Courtenay council has approved an additional $25,000 to a design options analysis for McPhee Meadows, a 4.78 hectare riverfront property in the Old Orchard neighbourhood. The additional funds increase the budget to $55,000.
The late Robert McPhee donated the land to the City in 2011. It is to be maintained as a public wetland park.
“This is great news,” Coun. Doug Hillian said at the Nov. 1 meeting. “We obviously have a pressing need for more access to park space.”
The site remains closed to the public, and requires further planning and infrastructure before it can be opened. The City hopes to partially open the park by the end of 2022.
Council approved up to $9,500 to support a Downtown Courtenay Business Improvement Association marketing campaign in November and December to let people know downtown is open for business, despite the ongoing 5th Street Bridge project. BIA members say there’s a perception that reaching downtown is difficult and time consuming during bridge repairs. The campaign goal is to encourage people to visit downtown, and to reinforce alternate routes and minimal delays of single-lane alternating traffic over the bridge.
“I think it’s no secret that our downtown businesses have been stretched and strained first by the pandemic, and then added to that the delays in the bridge project,” Hillian said. “I think it’s really important that we do what we can to support them, particularly in this season when they rely on additional commerce to pay their bills and feed their families.”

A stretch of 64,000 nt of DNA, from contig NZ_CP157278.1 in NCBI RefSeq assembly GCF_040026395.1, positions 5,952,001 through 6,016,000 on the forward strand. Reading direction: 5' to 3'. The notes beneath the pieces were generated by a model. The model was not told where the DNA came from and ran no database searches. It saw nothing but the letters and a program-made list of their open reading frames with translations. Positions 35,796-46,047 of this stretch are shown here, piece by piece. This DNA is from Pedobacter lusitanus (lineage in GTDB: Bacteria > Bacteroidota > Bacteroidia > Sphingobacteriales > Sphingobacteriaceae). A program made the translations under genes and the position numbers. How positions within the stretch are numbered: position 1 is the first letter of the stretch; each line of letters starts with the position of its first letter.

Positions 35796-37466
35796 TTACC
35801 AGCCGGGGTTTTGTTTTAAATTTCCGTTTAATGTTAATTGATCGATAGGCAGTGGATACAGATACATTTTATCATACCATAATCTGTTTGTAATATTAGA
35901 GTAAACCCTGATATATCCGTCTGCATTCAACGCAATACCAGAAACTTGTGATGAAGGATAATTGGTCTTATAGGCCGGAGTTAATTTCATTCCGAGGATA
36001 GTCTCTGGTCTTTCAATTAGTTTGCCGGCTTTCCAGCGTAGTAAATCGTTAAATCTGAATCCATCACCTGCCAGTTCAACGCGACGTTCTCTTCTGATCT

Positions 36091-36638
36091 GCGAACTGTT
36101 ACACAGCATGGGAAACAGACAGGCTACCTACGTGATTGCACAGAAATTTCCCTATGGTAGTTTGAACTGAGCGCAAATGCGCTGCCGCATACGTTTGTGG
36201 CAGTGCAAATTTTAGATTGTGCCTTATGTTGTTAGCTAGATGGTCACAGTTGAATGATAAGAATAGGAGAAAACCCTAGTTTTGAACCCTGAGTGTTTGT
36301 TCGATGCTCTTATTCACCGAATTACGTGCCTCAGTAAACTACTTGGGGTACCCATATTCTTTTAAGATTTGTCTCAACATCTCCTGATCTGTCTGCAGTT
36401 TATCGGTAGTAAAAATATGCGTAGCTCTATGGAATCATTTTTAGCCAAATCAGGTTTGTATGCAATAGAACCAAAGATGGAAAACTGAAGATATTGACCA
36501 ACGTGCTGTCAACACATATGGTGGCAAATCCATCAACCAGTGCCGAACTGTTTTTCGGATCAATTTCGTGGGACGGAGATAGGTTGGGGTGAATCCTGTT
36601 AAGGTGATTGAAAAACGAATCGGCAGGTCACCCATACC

Hillian and Couns. Will Cole-Hamilton, Melanie McCollum and Wendy Morin were appointed directors for the next term on the Comox Valley Regional District board. All four will serve on the water committee, while Hillian, Morin and Cole-Hamilton will sit on the sewage commission.
The inaugural CVRD board meeting is Nov. 23. The terms ends next November.
Leisure for Everyone
The City will implement a one-year pilot of the Leisure for Everyone Accessibility Program (LEAP), in partnership with the CVRD and neighboring municipalities, to extend recreation benefits to youth. The idea is to enhance and improve access for those who face financial barriers.
The City’s Recreation Access Program provides 52 free drop-ins to eligible residents, determined by Statistic Canada’s Low-income Cut-off (LICO) rates. Drop-ins provide access to the LINC Youth Centre, fitness programs, Wellness Centre and outdoor pool.
Tree of Life
Council agreed to write a letter to support the Tree of Life Cultural Society’s application for a federal transportation grant. The non-profit wants to create an affordable link between north Island communities and facilities offered in the southern reaches.